Dale noted that the WSSQOP group still seems to have some interest in considering how to reuse portions of the CPPA specification. Discussion is needed with the Web Services Security TC on how to reconcile the envelope formatting of XML DSIG Signatures as used in MSG 2.0 with the more detached style used in web services. Scheduling a call has been difficult. Those interested in participating should let Dale know.
Negotiation: Marty reported that Jean provided some additional material on the message content. Also, he sent a draft specification to the negotiation list but has seen no response yet. Marty will try to establish a deadline.
Transactions: Tony F. stated that he's using the CPPA specification as a template for his document, has sent an initial version to Dale, and hopes to circulate it for wider comment in the next week or two.
We discussed the following (revised) draft statement on IPR that Jamie previously posted to the list:
The ebXML CPPA Technical Committee unanimously approved its 2. specification for submission to the OASIS membership as a candidate standard. We have no reservations regarding the substantive technical quality of the work. However, in the midst of our own review process, we received an unexpected IPR declaration of patent claims made by IBM in March 2002. Substantial public reactions and several rounds of discussion followed. IBM issued and posted an improved revised declaration on May 16, 2002, and in response to further questions, provided supplemental explanatory text on May 30th.
We have made significant progress in discussions with IBM and the ebXML community, with effective assistance from OASIS staff. Ultimately we voted unanimously on May 31 to advance the specification, based on our assessment that the issues raised by the claims are being negotiated appropriately, and that IBM is working with OASIS in good faith to attempt to define final terms satisfactory for the broad user community intended for ebXML. However, not all of the issues are yet resolved. Our vote to advance the standard does not imply an evaluation of IBM's claims, nor an endorsement or guarantee of the commercial suitability of the eventual IPR terms.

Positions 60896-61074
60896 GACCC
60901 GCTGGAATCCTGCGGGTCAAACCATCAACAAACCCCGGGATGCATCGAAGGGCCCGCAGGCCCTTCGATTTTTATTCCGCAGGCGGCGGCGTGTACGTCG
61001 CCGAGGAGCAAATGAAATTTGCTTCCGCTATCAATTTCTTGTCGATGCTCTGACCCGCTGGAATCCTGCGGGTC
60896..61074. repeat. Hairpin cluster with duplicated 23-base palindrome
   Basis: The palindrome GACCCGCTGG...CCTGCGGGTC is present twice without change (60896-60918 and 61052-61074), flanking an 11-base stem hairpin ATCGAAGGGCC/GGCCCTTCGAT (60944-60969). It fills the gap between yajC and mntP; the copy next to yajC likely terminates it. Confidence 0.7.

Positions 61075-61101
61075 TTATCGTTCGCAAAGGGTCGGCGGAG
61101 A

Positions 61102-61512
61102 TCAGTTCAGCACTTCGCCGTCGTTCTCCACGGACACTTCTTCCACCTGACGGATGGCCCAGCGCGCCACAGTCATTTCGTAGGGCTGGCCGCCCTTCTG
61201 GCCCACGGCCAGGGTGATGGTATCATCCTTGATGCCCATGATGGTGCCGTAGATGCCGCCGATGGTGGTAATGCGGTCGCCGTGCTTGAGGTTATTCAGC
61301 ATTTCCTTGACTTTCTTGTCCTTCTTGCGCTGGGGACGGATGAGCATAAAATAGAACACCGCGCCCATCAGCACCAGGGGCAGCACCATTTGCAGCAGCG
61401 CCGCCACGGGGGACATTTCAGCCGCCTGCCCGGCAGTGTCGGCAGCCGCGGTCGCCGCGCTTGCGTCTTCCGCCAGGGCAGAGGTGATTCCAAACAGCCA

The TC is concerned about several aspects of the May 2002 IPR declarations. Earlier disclosure of the claims, which existed during the phase 1 ebXML work but were not disclosed until after its approval, might have permitted easier resolution. The May 2002 declarations retain a written license application requirement (which is not always included in similar circumstances), and do not permit development of derivative works from the specification. These strictures have caused several current significant open source development efforts to postpone work, and may impair ebXML toolmaking generally. EbXML's original requirements focused on wide deployment and SME needs, and sought to create freely available and unencumbered technologies. We recommend that OASIS review the suitability of encumbered standards, types of implementation licenses, and requirements for timely claim disclosure, in standards such as ebXML that are intended for wide public adoption.